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> Abigor's Meltdown
pietkuip
post Sat 9th July 2011, 5:57am
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QUOTE(Abd @ Sat 9th July 2011, 5:40am) *
it was then claimed, by Ajraddatz, who had stated that the chance of false identification was "astronomically small" -- I refrained from pointing out the weird language -- that if he wasn't the vandal, revealing the vandal's IP and username to him would be violating the privacy of the vandal.

Yes, they could have given out the IP number. And it does not make much sense to talk about probabilities: some Dutch hacker might have become sufficiently obsessed with the guy to invest lots of time and energy to make trouble for him.

But he has certainly made plenty of trouble for himself, using his acknowledged accounts.
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Guido den Broeder
post Sat 9th July 2011, 10:40am
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I have already explained to Abd at Meta why the IP address has to be protected.

As an example, Abigor was caught red-handed while he was creating attack accounts on a computer in a public library. The IP of the library will of course not be revealed to him.

Cheers,

Guido



But, as usual, he just adds more Walls of Text on the same issue.
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Abd
post Sat 9th July 2011, 8:25pm
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QUOTE(Guido den Broeder @ Sat 9th July 2011, 6:40am) *
I have already explained to Abd at Meta why the IP address has to be protected.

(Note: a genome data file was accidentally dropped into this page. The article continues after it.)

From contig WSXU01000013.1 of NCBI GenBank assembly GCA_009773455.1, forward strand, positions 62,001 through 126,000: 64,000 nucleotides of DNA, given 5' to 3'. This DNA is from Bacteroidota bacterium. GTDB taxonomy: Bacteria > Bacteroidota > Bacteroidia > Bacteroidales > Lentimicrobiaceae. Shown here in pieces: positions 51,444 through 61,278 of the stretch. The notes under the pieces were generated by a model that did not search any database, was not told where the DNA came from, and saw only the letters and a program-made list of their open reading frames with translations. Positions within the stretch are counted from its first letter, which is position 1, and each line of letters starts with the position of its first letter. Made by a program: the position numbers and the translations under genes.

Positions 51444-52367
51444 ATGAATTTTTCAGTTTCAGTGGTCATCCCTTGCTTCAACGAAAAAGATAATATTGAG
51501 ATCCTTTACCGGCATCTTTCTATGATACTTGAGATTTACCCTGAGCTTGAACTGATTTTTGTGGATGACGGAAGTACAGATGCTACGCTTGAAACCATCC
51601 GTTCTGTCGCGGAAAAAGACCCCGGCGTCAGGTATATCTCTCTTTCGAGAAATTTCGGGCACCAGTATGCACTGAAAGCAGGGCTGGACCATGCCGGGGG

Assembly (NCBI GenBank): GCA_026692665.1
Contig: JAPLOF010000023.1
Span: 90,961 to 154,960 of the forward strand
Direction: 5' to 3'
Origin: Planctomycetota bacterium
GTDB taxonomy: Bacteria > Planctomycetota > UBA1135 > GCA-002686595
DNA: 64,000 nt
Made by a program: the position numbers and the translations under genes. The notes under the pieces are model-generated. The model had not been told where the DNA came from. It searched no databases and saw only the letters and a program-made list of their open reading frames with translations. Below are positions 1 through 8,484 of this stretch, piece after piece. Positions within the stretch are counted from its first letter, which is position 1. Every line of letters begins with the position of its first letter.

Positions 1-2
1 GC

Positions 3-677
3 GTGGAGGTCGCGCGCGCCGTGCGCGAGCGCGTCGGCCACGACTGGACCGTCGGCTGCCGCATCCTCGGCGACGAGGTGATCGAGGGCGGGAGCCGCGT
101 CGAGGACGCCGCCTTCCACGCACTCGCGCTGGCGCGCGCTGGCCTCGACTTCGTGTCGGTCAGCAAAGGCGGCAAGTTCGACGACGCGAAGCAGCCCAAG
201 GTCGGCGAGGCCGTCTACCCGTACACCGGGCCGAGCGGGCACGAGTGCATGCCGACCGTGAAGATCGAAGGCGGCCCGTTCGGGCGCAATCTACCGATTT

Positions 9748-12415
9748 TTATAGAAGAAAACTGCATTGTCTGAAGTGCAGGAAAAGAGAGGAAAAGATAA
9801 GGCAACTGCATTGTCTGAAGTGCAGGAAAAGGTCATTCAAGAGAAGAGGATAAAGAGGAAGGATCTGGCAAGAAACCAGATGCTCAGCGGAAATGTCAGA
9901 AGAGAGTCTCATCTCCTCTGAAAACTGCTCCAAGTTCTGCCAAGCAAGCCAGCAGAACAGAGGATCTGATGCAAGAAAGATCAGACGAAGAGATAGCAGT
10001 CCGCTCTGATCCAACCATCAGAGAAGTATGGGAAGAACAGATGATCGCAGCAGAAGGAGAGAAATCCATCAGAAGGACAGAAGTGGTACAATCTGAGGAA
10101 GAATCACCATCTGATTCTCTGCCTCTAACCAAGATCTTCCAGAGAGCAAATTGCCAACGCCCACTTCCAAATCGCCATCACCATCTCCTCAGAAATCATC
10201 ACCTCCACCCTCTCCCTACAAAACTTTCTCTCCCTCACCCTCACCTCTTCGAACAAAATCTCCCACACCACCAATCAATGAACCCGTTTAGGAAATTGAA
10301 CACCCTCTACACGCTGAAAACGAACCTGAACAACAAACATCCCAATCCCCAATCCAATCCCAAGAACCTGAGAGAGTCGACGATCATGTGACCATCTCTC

As an example, Abigor was caught red-handed while he was creating attack accounts on a computer in a public library. The IP of the library will of course not be revealed to him.

Cheers,

Guido

But, as usual, he just adds more Walls of Text on the same issue.
That's Guido. Totally ignorant, combined with great personal confidence in the errors of others. The IP of a library won't be revealed to me? I can go there and get it immediately, if I get on a computer. Trivial.

Abigor was caught red-handed as described? That's certainly not clear from the checkuser evidence revealed. What was said was that the device used was rather unusual, and that IP information plus the user agent information, nailed that there was a login of Abigor's bot account, Dirt Diver, and the creation of an account at meta with a highly offensive username, that attacked another user, ostensibly one with whom Abigor had conflict, from the same unusual device.

My guess is that the device was a mobile phone, an unusual one. The IP would be a mobile service provider, explaining the earlier comments about public access, but it would be the user agent that would nail it.

Abigor has accepted being blocked, he knows he screwed up, entirely aside from this vandal account thing. He's strongly proclaiming his innocence on the vandalism charge, but, hey, the checkuser evidence looks solid. What gives?

Well, perhaps he is lying. But there is at least one another possible scenario, and it certainly can't be ruled out. Someone got Abigor's password to the toolserver account. They used this to create a login there, which created data for checkuser identifying the device used. Had this been a public library, as Guido implies, the identification would not have been so crisp, though, depending on details, it could still be pretty strong. On the other hand, this scenario still works if it access was through a public library. Perhaps with a handheld device, creating the unique user agent.

Then they created the offensive account on meta. The goal was to nail Abigor to the wall. It worked.

Now, this is what Abigor asked for, which Guido opposed as contrary to privacy policy, in which he has a sudden interest.

Abigor had requested the checkuser information, and was told, no, contrary to privacy policy. But privacy policy does explicitly allow release of checkuser information if the user consents.

Abigor is then told that, no, what if he isn't the user? But the checkusers claimed that the identification was crystal clear, unmistakeable!